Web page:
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As a lawyer, you know the power of persuasion, whether you are trying to persuade a judge or jury, a client, or a party you are negotiating with. We recently came across an article in Inc., written for business people, about seven things persuasive people do, and thought we would tailor it for attorneys.

After all, you can never be too persuasive, right?

Here are three tips to help you become a more persuasive attorney:

Rap is a boastful and often fictional genre.

Rick Ross built an entire career on his past as a drug dealer, a false identity appropriated from an inmate, and which was recently labeled by an appeals court as "fair use."

Heck, the most "gangster" rapper of all time, Tupac, attended a ballet school before he adopted his "Thug Life" persona and became a rap legend.

The genre glorifies violence and gang affiliations, necessitating the above rappers' curation of a darker persona. Hyperbole and violence is the recipe for most successful rap songs, which makes it worrisome that prosecutors are increasingly turning to rap music as evidence of criminal conduct.

Around these parts there is a wonderfully talented and very pretty female lawyer who is in her late twenties. She is brilliant, she writes well, she speaks eloquently, she is zealous but not overly so, she is always prepared, she treats others, including her opponents, with civility and respect, she wears very short skirts and shows lots of her ample chest. I especially appreciate the last two attributes.

Welcome back, Judge Richard Kopf!

His Tuesday blog post on courtroom attire managed to both make a lot of women angry and nod their head in agreement at the same time. If you don't recall, the wonderfully talented writer Judge Kopf hung up his keyboard in January, stating that he had nothing left to say. Earlier this month, he returned with bad news (a diagnosis of Hodgkin's lymphoma) and began writing again, mostly about his treatment.

Maybe you Facebooked in college, or tweeted once or twice, just to see what the hype is about. Or perhaps you've been a luddite to this point and practiced online abstinence, eschewing social media as a venue for self-important twits to babble about their latest culinary consumption.

Now you're having second thoughts. You want to reach out to a new and broader clientele. You've heard about the benefits of online discussions with "thought leaders." You want to go back-and-forth with the legal Twitterati.

You could buy a lengthy, expensive book on social media management. You could go into it blind, Facebooking and Tweeting until your fingers bleed, with little to nothing to show except, maybe, an ethical violation or two.

Here is a better, more efficient, and free idea:

Oh hello there.

Sorry if that seemed informal, we're trying out more of that fourth-wall breaking that seems to work so well for Frank Underwood on Netflix's political thriller "House of Cards."

But there's more than just gravitas and Southern drawl to be gleaned from Netflix's ruthless pragmatist. Check out these five legal lessons we learned from watching "House of Cards'" Frank Underwood:

(Sidebar:**Season 1 spoilers may follow, but it's been about a year since Season 1 released, so deal with it.**)

Everything you know is a lie.

Remember criminal procedure? Remember the lesson, and the trope, that there is a "penalty," in terms of sentences received, for defendants who take trials instead of pleas.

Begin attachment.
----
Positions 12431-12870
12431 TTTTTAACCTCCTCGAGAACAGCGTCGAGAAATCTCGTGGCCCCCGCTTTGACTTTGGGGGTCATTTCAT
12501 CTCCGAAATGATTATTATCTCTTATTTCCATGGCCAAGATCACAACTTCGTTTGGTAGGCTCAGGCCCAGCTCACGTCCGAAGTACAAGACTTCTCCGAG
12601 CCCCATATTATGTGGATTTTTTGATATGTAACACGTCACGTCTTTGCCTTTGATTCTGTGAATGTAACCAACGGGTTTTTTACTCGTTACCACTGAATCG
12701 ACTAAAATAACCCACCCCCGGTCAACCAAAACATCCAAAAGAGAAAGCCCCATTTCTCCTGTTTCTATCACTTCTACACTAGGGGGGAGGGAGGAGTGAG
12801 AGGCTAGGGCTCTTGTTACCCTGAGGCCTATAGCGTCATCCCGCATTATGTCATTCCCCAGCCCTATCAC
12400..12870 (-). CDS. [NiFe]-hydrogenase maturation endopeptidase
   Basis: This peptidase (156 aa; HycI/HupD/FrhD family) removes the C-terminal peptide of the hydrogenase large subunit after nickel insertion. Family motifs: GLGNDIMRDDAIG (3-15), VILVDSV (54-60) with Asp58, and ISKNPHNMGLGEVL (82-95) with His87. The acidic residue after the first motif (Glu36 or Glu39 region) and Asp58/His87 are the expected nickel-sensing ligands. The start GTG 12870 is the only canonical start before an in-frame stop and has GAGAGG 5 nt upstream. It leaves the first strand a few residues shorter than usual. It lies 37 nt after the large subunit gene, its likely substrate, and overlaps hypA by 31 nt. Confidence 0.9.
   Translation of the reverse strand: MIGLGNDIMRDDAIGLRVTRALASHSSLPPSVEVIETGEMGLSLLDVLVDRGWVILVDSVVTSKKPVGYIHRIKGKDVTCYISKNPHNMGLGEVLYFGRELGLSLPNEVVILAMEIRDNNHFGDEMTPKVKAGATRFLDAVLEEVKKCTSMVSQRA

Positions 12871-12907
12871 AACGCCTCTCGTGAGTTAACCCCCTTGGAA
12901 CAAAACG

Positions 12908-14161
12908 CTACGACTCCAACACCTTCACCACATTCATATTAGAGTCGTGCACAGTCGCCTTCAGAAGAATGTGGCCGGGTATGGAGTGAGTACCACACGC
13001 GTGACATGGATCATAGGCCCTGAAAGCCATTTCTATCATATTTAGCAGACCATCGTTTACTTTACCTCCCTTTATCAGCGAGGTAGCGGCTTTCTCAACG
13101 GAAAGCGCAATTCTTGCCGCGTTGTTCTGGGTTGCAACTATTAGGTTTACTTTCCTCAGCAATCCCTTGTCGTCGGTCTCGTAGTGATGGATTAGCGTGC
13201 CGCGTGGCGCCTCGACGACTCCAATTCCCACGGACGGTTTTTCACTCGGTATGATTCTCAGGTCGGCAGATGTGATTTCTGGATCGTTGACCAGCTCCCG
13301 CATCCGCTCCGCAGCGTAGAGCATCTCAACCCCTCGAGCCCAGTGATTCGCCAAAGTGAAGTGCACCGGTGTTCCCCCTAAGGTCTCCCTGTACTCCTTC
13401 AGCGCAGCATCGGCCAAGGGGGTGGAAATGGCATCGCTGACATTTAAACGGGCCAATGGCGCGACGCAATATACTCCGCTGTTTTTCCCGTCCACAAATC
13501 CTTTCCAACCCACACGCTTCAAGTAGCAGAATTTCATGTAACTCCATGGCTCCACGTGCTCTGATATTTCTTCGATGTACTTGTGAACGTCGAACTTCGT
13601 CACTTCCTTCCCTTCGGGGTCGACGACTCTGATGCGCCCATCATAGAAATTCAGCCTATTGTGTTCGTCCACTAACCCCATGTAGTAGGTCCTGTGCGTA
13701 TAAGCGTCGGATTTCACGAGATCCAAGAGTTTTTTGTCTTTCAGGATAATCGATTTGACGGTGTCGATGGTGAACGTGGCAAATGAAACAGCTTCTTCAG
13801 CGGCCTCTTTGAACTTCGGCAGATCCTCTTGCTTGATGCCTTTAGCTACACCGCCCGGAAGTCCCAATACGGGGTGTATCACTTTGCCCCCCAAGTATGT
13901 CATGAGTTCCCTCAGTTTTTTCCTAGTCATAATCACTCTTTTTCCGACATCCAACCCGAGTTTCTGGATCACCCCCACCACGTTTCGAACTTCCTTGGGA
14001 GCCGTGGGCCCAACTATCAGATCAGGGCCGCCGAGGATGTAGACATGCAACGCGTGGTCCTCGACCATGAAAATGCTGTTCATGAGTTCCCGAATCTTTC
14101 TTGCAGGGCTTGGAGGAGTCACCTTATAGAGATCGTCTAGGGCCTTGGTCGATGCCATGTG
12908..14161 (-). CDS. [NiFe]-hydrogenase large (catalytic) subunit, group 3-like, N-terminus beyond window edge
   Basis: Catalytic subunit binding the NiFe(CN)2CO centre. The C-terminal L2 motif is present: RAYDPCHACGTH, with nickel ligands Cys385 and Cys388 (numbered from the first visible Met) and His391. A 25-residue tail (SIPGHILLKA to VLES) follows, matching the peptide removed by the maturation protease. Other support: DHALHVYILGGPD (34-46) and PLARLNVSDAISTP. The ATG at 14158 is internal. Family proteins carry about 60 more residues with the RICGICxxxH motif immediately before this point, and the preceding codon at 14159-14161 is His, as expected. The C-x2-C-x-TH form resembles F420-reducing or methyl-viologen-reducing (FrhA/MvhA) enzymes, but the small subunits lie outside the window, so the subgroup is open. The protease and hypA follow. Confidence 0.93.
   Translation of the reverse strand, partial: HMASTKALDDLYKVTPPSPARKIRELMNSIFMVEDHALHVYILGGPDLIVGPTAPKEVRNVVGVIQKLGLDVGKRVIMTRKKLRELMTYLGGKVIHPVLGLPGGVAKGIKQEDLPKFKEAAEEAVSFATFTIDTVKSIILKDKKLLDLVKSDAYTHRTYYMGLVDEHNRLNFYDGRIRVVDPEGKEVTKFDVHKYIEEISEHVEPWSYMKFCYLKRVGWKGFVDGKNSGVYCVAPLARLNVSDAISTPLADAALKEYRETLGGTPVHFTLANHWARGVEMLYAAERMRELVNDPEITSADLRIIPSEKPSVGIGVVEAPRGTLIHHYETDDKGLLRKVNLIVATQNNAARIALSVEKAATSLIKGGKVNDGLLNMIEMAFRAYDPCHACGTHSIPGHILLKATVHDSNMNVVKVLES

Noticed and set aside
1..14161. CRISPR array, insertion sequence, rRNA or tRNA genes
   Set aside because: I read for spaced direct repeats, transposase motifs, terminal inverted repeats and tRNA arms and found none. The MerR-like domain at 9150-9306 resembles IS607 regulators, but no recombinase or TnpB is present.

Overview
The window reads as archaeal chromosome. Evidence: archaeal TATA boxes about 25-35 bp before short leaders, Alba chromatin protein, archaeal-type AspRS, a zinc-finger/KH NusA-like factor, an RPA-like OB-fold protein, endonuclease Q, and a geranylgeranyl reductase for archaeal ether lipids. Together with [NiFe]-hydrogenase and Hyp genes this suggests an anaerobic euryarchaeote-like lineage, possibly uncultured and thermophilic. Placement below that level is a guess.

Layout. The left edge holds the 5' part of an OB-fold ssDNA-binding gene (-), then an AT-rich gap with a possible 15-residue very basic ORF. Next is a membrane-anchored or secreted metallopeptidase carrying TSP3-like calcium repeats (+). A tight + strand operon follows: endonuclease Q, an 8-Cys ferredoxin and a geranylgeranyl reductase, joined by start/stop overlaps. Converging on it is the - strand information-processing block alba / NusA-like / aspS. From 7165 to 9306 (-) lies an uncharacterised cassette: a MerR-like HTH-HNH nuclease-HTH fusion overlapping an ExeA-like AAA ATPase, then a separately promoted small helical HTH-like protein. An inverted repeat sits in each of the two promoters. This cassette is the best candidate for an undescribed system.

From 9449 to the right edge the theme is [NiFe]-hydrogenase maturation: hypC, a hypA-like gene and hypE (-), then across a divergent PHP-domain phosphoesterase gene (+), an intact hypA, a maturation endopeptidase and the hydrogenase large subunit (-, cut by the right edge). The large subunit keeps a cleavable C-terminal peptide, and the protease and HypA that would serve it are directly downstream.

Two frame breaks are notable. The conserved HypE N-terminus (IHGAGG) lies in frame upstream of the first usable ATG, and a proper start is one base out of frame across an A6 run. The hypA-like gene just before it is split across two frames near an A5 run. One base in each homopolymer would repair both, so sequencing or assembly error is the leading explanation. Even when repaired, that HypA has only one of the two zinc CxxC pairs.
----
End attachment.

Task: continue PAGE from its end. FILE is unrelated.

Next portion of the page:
If a recent study is to be believed, it's apparently an urban legend. Maybe.

My brothers are identical twins, so this is a question that has come up often in my family: if one of them were to commit a crime, how could the police tell the difference between the two?

Apparently, they can't. Twin brothers Anh and Duc Tong were arrested for the murder of a San Jose State University student late last month. Yesterday, prosecutors dropped the charges against Duc, and properly filed murder charges against Anh.

They have the right twin now -- they hope. Here's a tip: the evil twin is always the one with the moustache.

We recently saw a post on Above the Law about a caption contest for a photo of a lawyer taking a courtroom selfie, and it got us laughing wondering. What the hell was this guy thinking? We could just see the Instagram post now "Getting ready for oral arguments #CourtRoomDrama."

You can't help feeling sorry for the guy, he's probably a newbie attorney that was excited to be in court -- he wanted to share that moment with mom and dad, or brag on Facebook. The problem is, like this poor guy, you never know when the webcams are on and you need to be aware of your surroundings.

That's why we think lawyers and selfies just don't mix and here are five reasons why.

Nothing is more upsetting to many practiced litigators -- or judges -- than hearing someone address the bench with "Judge."

The person in the black robe and gavel-ready is probably by all means a "Judge," but anyone who doesn't want to be considered a rank amateur should remember the following:

At FindLaw, thankfully, we have editors. Without these editors, my five or six posts per day would be plagued with improperly capitalized Courts [sic], extraneous apostrophe's [sic], and shifting tenses left over from rapid revisions.

(Editor's Note: Well, we try.)

You don't have an editor. For important court documents, you may have a paralegal or associate around to review your briefs, but for quick emails, blog posts (always have someone review your posts), and other urgent matters, it's easy to skip the proofreading and leave the mistakes intact.

What's the solution? Don't make the mistakes in the first place. Here are five rules to review: